The radical nature of the revelation of God in this passage cannot be overstated. No longer was the relationship of God to Israel and Israel to God defined by an overly simple calculus of reward and punishment or the gangrenous egotism of privilege. The relationship between God and Israel can no longer be understood simply in contractual terms. Familial relationships continue in their brokenness and they are not ended by fracture. Even when a family member is absent from one’s life, that absence still bears itself out in the other’s life. There is a new dynamic at play in Israel’s life with God (or perhaps an already operative one just now revealed to Israel).
In this reading, it is as though Hosea pushes open the bedroom door of God and allows us a peek inside the inner life of God. Perhaps we see mother/father God sitting on the bed, mourning in the midst of the ash heap of their memories, perusing old photo albums of all of the wonderful moments they have spent with Israel. Israel’s first steps. Israel’s first words. Birthdays. Wrestling matches and the injuries they caused. They argue, trying to decide what to do with their rebellious child. According to the law God had given Israel, the parents of a rebellious son were to bring him to the elders of the town to be stoned. Perhaps the father argues that they must show tough love, delivering the child over to the consequences of his actions. “We have to cut him off,” we might hear him say. Maybe we hear the mother argue that no matter what Israel does, he will always be their child and that there is nothing that can change that. God considers what actions might or should be taken and even ponders sending Israel back to Egypt. The Exodus narrative is the first place in Scripture that God speaks of Israel as God’s child. Sending them back would be the complete undoing of Israel’s relation to God.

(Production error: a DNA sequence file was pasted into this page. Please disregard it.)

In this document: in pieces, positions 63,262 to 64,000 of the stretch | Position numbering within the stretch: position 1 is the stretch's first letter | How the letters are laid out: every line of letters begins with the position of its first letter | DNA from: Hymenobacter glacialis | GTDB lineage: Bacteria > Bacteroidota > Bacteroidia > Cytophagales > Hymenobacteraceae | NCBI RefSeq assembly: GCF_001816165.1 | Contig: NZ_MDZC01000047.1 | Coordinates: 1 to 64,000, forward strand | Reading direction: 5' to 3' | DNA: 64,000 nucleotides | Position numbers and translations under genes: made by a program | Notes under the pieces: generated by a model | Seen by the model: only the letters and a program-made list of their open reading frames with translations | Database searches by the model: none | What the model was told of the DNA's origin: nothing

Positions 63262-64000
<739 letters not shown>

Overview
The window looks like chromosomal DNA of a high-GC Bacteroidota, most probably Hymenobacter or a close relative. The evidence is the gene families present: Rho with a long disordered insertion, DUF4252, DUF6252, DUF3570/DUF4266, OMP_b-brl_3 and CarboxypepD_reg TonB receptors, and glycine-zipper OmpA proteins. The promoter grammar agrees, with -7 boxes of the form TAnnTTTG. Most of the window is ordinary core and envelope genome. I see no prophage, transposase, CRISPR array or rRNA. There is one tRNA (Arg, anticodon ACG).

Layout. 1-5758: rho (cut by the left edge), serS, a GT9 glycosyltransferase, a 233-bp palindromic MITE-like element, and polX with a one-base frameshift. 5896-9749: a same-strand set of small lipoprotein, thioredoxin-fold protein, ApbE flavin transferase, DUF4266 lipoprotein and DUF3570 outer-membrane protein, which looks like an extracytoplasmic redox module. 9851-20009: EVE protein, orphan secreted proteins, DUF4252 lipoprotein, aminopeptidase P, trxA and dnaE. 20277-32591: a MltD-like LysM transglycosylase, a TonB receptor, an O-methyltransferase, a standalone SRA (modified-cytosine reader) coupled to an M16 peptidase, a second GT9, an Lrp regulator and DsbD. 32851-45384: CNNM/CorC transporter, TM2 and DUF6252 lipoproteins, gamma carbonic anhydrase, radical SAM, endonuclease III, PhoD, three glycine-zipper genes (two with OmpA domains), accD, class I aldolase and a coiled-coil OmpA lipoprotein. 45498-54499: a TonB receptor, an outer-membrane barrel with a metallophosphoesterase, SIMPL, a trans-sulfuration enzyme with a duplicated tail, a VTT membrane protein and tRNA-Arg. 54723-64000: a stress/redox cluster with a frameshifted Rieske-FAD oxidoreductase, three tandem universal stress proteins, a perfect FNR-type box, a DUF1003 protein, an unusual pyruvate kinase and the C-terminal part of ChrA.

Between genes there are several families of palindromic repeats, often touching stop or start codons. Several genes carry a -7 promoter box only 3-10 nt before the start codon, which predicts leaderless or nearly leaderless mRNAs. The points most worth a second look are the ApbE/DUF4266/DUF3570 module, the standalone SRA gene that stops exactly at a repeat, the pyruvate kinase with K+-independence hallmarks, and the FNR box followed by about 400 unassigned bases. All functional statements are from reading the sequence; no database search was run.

Can you recall seeing your parents fight for the first time? Maybe you can’t recall the first time you saw them argue, but you can certainly remember other instances. For some it may have been a single mother arguing with a grandmother. For others, you may have never witnessed your parents argue or fight, but you might have lived through a divorce nonetheless. Regardless of how or when, there is some point for everyone when all that you assumed about your parents and family comes crashing down. There comes a moment when we are disillusioned about things or people that anchor our understanding of the world and we are left feeling like our world is in pieces. Hosea is speaking to God’s people in the northern kingdom. Their defeat at the hands of the Assyrians is a devastating blow in light of their theological assumption in the eighth century. It leaves them reeling, scrambling for a way to regain the illusion of control and make sense of their world.
The revelation in this passage of “the Holy One of Israel in your midst” is truly remarkable and represents a monumental shift in the theological world of God’s people. No longer does the relationship of God to God’s people (and vice versa) operate according to black-and-white formulas of obedience/reward and disobedience/punishment. Nor is this relationship bound by unconditional privilege and entitlement. The assumptions that have allowed us to feint understanding and control over God and our lives are now torn down. God is not mortal and we are left with all that God in the Old Testament ever really gave his people: a name. The name of the God that brought them out of Egypt in the first place. “I will be what I will be.” The measure of this relationship moving forward (or perhaps, the measure of it all along) is fidelity and presence. We are not and never will be in control, but that is okay— the Holy One of Israel is in our midst.
And so we are left the only thing available to us after such a revelation— confession. We must confess in light of the Holy One what we are and what we are not. We confess our mortality, our brokenness and sinfulness. Confession must never stop there, however. To do so would be to make it about us. We necessarily move back from confession of what we are to confession (worship) of who God is. We confess with John Wesley those words he is said to have uttered (and repeated) as his last: “The best of all, God is with us!”
 Brueggemann, Walter. Finally Comes the Poet: Daring Speech for Proclamation. Minneapolis: Fortress Press. 1989. For more on the social function of poetry, see “Does Poetry Have a Social Function?” Originally published December 28, 2006. http://www.poetryfoundation.org/poetrymagazine/articles/detail/68755
 Hosea 11:8; Lamentations 4:6; Amos 4:11; Deuteronomy 29:23.
 Deuteronomy 21:18-21.
 Exodus 4:22-23.